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Iran Press TV

Turkey says Kurdish militants still in Syria 'safe zone' as deadline looms

Iran Press TV

Tue Oct 29, 2019 11:07AM

Ankara says Kurdish militants of the so-called People's Protection Units (YPG) have yet to fully pull out of border areas in Syria's north as a deadline set by a recent Turkey-Russia deal for their withdrawal approaches.

On October 22, Russian President Vladimir Putin and his Turkish counterpart, Recep Tayyip Erdogan, signed a memorandum of understanding in the Black Sea resort city of Sochi, where they asserted that all YPG militants must withdraw from the "safe zone" in northeastern Syria to a depth of 30 kilometers from the Turkish border within 150 hours.

Following the deadline, which will expire at 6:00 p.m. local time (1500) GMT today, Ankara and Moscow will start running joint patrols around the area.

"It looks like the YPG terror organization is still in the area of Operation Peace Spring," Turkish Defense Minister Hulusi Akar told the Sabah newspaper in an interview on Tuesday.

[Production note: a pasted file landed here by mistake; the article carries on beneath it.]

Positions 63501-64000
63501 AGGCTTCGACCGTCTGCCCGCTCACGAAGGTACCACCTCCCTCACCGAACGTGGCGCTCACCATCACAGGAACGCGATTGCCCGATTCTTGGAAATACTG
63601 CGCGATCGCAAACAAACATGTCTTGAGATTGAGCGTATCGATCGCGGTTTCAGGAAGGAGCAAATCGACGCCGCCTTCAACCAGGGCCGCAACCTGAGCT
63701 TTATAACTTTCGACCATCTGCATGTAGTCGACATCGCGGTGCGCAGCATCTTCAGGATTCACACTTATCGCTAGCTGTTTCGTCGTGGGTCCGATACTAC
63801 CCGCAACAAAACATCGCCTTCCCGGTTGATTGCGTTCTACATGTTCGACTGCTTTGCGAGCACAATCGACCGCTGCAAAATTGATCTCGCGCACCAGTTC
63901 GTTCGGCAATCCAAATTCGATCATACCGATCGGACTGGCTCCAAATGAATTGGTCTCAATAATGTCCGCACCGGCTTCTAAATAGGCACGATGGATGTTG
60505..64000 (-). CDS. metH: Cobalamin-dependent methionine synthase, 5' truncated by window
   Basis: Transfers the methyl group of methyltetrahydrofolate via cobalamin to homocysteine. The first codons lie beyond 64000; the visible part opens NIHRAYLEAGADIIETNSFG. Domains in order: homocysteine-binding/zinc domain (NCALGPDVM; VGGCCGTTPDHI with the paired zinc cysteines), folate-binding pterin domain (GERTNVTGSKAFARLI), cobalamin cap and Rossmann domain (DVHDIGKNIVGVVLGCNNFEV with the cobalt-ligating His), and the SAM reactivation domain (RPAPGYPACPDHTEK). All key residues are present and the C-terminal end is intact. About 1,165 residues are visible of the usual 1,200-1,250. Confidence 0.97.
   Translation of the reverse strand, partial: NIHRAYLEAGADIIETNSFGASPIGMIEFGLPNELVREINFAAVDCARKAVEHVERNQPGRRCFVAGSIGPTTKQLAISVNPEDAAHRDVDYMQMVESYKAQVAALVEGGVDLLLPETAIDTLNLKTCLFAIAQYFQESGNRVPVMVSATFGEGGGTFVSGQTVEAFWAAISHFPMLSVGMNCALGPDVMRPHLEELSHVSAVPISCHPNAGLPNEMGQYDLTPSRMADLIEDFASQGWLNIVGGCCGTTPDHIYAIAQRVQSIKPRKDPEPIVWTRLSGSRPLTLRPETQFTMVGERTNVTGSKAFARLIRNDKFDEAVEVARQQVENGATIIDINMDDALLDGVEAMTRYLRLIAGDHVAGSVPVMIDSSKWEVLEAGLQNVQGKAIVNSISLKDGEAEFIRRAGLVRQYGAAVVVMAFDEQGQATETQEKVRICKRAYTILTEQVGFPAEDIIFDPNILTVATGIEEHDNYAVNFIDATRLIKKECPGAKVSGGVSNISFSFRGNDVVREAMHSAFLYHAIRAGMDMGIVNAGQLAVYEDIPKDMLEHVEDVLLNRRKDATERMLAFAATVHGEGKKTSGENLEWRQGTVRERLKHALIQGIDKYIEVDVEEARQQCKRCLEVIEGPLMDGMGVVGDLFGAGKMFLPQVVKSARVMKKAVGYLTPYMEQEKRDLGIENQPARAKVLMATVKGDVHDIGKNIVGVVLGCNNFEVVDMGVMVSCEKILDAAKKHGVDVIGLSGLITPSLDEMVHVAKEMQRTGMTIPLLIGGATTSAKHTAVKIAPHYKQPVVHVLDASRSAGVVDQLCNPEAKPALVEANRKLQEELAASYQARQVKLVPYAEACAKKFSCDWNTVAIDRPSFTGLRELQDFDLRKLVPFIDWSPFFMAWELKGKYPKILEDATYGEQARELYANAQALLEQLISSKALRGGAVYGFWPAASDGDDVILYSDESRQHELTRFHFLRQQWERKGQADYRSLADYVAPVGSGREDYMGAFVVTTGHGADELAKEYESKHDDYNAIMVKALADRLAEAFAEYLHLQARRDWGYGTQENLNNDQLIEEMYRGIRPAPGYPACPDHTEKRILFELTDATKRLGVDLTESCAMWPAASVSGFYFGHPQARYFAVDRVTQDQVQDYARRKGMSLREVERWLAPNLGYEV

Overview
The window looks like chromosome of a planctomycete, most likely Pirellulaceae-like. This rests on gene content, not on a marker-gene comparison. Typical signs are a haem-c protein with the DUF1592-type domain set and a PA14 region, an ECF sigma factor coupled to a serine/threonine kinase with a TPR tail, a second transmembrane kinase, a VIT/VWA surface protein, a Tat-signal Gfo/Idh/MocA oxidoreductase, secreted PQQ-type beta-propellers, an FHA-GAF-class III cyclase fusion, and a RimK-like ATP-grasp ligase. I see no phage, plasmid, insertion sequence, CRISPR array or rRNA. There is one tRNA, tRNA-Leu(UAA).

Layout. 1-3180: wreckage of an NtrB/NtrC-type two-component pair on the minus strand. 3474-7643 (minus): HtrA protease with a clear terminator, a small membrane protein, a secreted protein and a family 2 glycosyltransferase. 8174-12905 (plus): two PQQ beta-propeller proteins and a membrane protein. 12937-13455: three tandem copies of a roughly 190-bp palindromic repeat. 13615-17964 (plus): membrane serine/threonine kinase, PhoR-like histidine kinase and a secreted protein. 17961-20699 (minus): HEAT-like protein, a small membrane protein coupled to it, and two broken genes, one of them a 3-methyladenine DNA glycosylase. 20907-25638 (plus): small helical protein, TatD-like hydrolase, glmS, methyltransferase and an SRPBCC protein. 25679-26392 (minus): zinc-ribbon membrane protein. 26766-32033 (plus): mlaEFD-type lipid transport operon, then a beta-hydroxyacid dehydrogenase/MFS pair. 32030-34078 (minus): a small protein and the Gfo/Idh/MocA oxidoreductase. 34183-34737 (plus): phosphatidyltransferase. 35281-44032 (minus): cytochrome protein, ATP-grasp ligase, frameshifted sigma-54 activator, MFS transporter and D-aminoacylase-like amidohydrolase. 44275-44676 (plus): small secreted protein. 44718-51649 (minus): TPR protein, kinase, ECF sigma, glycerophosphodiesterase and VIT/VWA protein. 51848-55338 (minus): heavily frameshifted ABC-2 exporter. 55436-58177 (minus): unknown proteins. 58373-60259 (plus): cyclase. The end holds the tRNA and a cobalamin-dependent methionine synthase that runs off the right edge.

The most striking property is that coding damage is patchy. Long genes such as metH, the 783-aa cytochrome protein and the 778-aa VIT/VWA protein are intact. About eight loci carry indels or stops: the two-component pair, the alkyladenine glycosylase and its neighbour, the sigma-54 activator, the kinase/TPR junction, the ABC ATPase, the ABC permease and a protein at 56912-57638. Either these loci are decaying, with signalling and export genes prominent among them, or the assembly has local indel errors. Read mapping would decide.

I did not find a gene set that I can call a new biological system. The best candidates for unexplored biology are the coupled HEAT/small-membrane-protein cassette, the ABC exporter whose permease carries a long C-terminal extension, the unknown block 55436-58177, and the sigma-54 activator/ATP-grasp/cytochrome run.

Akar said there were still around 1,000 YPG militants in the border town of Manbij and a further 1,000 in nearby Tel Rifat.

"This fight (against terrorism) is not over. We are aware that it will not end," he said.

Asked about the joint patrols planned with Russian forces in the border area, Akar said, "The rules of engagement, which vehicles are to be used, the authorities and directives are to be determined."

A Russian delegation is currently in Turkey to discuss joint patrols and the wider security situation in northeast Syria.

Erdogan said on Saturday that Turkey would act alone to clear northeast Syria of YPG militants if Russia failed to fulfill its obligations under the Sochi accord.

Ankara regards the US-backed YPG as a terrorist organization tied to the homegrown Kurdistan Workers' Party (PKK) militant group, which has been seeking an autonomous Kurdish region in Turkey since 1984.

The YPG, which itself is the military wing of the Syrian Kurdish Democratic Union Party (PYD), constitutes the backbone of the so-called Syrian Democratic Forces (SDF), an anti-Damascus alliance of predominantly Kurdish militants.

Turkey launched the military operation on October 9 after the US abruptly pulled out its forces of the region, clearing the path for Ankara to go ahead with a planned military action against Washington's longtime Kurdish allies.

The Syrian government has condemned the offensive as an act of aggression.

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